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In "Everyday Use," Dee and Maggie are foils:
- Dee is beautiful; Maggie is ugly.
- Dee is well-educated; Maggie is slow.
- Dee is trendy; Maggie is plain.
- Dee is on-the-go; Maggie is a homebody.
- Dee is chatty; Maggie is quiet.
- Dee is self-serving; Maggie is humble.
In literary terms, Dee is the alazon, an impostor who thinks she is better than she really is. Maggie is an eiron, a self-deprecator who is better than she really is. Dee is like the wicked step-mother and step-sisters and Maggie is like Cinderella.
By Mama's standards, Dee betrays her family's culture by trading it in for the pseudo-African one. By changing her name, clothes, and identity, Dee does not deserve the family heirlooms (quilt). Maggie, because she sews and cleans and cooks without compliant, is more like Big Dee (her grandmother) and, therefore, preserves her culture and is awarded the quilts and title of future matriarch of the family.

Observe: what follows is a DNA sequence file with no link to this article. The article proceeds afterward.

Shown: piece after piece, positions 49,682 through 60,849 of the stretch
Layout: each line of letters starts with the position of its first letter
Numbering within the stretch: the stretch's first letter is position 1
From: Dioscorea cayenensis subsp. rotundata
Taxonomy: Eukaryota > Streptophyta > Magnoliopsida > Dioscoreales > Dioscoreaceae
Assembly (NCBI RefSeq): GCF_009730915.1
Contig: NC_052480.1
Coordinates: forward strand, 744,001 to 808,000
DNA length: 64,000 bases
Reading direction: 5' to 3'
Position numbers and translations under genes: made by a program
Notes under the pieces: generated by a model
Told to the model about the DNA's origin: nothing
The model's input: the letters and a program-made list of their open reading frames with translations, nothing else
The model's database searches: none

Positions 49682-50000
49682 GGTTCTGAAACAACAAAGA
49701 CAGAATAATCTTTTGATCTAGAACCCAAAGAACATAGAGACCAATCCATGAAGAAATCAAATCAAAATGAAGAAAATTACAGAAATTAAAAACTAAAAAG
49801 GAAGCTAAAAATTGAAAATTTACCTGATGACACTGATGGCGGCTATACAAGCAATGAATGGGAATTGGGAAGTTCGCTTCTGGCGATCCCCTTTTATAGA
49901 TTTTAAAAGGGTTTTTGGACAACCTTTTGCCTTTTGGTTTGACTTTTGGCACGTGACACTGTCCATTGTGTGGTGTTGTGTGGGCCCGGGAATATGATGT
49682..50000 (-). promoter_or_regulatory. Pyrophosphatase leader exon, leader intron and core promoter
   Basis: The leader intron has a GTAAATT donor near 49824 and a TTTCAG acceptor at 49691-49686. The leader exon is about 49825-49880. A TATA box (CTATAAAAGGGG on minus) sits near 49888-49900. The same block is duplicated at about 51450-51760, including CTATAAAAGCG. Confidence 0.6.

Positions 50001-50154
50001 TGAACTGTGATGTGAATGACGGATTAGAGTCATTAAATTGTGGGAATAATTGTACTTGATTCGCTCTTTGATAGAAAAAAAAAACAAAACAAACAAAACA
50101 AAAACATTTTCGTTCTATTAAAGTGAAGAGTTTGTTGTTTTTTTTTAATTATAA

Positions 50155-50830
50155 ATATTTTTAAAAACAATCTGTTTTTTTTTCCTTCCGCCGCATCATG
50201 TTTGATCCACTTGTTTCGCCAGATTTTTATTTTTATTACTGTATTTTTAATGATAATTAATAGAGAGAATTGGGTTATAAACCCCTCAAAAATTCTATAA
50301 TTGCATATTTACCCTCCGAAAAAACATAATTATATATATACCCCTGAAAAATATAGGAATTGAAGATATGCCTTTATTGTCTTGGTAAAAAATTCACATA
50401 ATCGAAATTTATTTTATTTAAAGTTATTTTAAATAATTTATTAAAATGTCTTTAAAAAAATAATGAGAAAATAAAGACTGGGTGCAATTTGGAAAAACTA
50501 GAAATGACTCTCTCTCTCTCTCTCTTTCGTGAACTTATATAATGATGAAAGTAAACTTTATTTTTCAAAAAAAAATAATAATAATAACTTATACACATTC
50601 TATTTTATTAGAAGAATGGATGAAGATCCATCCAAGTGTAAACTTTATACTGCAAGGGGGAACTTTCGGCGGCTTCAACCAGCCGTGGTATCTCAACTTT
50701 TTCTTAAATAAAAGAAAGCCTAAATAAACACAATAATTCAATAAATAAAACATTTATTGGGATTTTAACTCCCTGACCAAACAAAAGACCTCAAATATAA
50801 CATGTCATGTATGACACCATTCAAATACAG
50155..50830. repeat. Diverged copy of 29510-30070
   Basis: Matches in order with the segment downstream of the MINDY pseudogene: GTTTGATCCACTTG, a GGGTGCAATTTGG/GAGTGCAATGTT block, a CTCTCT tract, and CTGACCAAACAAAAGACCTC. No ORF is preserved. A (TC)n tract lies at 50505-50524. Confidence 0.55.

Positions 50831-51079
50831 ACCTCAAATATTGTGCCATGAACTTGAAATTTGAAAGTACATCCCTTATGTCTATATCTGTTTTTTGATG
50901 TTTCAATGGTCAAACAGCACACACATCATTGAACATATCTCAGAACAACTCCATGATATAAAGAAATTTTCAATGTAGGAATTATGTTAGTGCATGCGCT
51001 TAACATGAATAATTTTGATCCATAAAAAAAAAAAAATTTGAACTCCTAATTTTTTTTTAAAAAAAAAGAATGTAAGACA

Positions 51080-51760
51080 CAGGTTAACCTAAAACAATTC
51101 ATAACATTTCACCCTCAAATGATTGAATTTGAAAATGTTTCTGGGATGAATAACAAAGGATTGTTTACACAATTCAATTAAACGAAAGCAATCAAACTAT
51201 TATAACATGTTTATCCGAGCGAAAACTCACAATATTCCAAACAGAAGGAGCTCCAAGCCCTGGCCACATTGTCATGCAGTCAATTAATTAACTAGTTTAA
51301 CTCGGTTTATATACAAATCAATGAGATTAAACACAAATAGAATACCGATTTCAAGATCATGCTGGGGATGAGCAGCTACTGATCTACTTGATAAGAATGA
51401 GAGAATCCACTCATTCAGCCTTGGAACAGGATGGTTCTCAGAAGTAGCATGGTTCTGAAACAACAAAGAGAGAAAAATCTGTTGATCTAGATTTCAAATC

Really, apart from the fact that they are sisters, the text establishes little similarity between Maggie and Dee. Consider how Maggie is introduced in the first paragraph:
Maggie will be nervous until after her sister goes: She will stand hopelessly in corners, homely and ashamed of the burn scars down her arms and legs, eyeing her sister with a mixture of envy and awe. She think her sister has held life always in the palm of one hand, that "no" is a word the world never learned to say to her.
This quote clearly establishes some of the central differences between the two sisters. Dee is confident, outgoing, ambitious and determined to make something of life, whereas Maggie is shy, reclusive and passive. Consider how the narrator describes her daughter as a "lame animal" who sidles "up to someone who is ignorant enough to be kind to him". Maggie, described in this fashion, is clearly painted as someone who has such a low sense of self-worth that they are amazed that anyone would actually want to talk to her.
However, the narrator says of Dee, "Hesitation was no part of her nature":
She was determined to stare down any disaster in her efforts... At sixteen she had a style of her own: and knew what style was.
It is clear then that Dee is incredibly self-confident and self-assured. She, as is amply evidenced later in the story, knows what she wants and will not stand for anyone getting in her way, which makes the narrator's decision to not give into her all the more remarkable.
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